It's not all about just sales and purchase intent or sales lift. It can be that my objective is maybe a brand needs a turnaround, and I want to restage the brand to be more modern, so you can track that as an objective, and say the campaign is effective in doing that. That's step one. Now, does that translate to driving additional sales? That's the belief in the strategies, but you have to let it play out and measure.

Some of that pre-testing is really important in that regard. Is the marketing messaging, the selling message actually achieving your objective to change brand perceptions? Which will then also make someone interested in considering again? It's all the same metrics – awareness, consideration, intent – but ultimately, the marketing mix model, which measures your activity against sales lift, is the ultimate measure of if your campaign was effective or not.

What is the relationship among the analytics, finance and marketing teams at Pernod?

My career training is in analytics and insights and research, and I built many analytic models to measure effectiveness and impact of marketing. I've been a big proponent that analytics and insights should never report to marketing, but in most cases, it does report to the CMO. However, it's really difficult for that function to speak truth to power, to be objective, and be that truth teller when someone's got your career in their hands.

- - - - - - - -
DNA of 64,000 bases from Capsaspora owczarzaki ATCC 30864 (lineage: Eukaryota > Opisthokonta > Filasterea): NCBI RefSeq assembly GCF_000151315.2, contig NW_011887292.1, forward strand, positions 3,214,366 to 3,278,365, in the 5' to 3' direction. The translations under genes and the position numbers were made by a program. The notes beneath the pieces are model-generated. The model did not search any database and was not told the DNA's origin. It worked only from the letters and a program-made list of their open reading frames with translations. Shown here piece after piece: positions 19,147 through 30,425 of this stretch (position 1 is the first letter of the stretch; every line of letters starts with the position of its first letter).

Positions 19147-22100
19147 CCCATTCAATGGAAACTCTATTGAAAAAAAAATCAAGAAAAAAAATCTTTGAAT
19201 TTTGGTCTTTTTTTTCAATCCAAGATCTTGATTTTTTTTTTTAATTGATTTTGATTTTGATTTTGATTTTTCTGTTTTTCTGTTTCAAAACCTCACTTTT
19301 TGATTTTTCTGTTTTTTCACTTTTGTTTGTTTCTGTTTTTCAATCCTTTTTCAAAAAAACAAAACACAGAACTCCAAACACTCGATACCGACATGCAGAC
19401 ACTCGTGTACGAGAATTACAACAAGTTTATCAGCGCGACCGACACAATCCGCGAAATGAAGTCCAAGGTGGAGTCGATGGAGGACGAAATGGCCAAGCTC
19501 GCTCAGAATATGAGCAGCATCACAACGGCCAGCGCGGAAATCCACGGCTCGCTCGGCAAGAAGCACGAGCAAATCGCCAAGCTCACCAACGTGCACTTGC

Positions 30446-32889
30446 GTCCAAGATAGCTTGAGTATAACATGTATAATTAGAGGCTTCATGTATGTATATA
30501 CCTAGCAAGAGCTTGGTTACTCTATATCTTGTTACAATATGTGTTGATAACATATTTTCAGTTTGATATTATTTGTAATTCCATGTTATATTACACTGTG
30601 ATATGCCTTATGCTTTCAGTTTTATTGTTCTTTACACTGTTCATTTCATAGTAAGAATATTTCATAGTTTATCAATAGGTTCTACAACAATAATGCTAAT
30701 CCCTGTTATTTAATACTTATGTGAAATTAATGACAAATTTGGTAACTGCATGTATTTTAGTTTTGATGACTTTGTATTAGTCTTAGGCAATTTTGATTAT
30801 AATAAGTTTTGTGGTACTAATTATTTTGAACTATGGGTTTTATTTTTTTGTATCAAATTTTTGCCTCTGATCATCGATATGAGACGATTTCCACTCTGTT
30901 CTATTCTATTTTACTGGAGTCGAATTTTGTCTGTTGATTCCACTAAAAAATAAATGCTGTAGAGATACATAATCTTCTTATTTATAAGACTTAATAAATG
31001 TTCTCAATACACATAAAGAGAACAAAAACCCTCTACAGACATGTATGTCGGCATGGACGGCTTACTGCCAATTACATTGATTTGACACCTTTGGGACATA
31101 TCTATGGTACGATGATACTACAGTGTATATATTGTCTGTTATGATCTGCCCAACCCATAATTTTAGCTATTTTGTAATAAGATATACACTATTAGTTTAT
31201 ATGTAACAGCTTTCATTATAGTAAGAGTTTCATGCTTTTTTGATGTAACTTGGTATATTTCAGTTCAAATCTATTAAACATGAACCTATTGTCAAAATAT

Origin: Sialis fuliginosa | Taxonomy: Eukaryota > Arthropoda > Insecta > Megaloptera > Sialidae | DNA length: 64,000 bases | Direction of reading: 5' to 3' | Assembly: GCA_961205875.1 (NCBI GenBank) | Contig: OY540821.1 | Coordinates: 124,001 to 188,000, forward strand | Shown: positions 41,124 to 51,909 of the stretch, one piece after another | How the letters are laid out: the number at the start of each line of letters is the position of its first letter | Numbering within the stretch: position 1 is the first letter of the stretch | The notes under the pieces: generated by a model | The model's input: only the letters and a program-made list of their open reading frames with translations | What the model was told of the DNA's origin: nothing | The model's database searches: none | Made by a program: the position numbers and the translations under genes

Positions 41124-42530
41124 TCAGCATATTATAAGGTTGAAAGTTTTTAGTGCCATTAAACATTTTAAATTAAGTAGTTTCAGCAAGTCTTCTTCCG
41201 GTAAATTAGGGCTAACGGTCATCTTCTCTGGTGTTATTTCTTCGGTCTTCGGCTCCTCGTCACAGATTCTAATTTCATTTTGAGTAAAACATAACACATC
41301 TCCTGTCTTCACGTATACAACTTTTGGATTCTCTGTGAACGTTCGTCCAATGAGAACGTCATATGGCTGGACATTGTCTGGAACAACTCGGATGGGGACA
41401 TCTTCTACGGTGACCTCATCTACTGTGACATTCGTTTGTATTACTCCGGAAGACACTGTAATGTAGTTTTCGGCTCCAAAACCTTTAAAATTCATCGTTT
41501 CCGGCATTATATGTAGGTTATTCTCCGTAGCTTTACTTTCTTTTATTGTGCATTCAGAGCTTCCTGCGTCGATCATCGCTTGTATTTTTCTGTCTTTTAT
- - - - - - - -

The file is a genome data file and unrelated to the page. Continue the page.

The truth is that insights and analytics supports more than marketing today. They support innovation, they support the finance team on pricing work. They can support operations, or even customer centers. We have insights and analytics reporting to a transformation officer. I lead marketing, and then of course, we have a CFO who leads finance. The three of us come together to look at the marketing mix modeling and understand what it's telling us and make shifts in our strategy or in our tactics. It's all done very transparently.

Now, we may, as a team, decide to ignore the data, because there's something different than what we were doing in the past. Say, we have a brand new campaign. It's testing much more strongly, so we're going to lean in and do something different, not move that money away from that brand. So, it’s not that we're blindly following the data; we're using the data as an input. Data doesn't make decisions – it informs those decisions.